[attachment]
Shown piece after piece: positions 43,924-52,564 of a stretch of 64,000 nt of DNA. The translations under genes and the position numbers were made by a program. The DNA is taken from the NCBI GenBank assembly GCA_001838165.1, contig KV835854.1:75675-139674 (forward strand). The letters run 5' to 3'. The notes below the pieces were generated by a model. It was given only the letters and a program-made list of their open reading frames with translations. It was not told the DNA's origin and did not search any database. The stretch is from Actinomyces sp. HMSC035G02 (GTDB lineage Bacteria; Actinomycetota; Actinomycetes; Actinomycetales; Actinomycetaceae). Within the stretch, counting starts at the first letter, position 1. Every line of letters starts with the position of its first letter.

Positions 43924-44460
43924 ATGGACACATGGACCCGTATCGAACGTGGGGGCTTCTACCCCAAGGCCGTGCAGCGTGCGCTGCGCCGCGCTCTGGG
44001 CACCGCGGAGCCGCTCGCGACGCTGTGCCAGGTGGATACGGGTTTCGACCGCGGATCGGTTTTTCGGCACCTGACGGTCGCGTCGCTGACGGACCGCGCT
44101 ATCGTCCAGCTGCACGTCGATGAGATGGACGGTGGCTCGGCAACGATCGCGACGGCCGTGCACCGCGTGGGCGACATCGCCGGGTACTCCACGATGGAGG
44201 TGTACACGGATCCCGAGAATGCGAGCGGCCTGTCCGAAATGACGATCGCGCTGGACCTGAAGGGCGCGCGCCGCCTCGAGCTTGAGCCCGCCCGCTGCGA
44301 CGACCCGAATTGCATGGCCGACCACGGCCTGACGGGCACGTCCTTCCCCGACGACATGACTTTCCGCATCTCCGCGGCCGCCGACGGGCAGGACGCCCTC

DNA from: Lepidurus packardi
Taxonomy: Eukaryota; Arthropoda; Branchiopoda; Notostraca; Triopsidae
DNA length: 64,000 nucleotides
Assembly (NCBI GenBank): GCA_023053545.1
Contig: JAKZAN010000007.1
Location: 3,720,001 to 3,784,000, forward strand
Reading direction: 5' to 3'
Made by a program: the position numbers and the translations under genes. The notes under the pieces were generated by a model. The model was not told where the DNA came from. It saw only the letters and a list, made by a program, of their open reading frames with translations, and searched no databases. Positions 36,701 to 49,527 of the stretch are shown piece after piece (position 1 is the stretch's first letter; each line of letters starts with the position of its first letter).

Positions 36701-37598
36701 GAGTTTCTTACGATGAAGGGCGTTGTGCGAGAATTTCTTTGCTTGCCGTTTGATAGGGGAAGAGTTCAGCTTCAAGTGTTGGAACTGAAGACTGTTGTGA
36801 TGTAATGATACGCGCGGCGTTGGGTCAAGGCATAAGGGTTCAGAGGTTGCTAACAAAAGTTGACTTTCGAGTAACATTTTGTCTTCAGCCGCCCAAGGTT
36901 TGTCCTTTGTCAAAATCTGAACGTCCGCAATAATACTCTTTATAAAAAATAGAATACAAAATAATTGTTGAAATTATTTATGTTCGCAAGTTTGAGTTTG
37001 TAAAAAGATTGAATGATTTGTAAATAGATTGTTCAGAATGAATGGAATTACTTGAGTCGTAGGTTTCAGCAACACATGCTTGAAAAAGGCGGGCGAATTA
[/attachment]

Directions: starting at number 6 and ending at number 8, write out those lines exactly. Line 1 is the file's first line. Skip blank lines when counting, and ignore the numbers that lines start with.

44201 TGTACACGGATCCCGAGAATGCGAGCGGCCTGTCCGAAATGACGATCGCGCTGGACCTGAAGGGCGCGCGCCGCCTCGAGCTTGAGCCCGCCCGCTGCGA
44301 CGACCCGAATTGCATGGCCGACCACGGCCTGACGGGCACGTCCTTCCCCGACGACATGACTTTCCGCATCTCCGCGGCCGCCGACGGGCAGGACGCCCTC

DNA from: Lepidurus packardi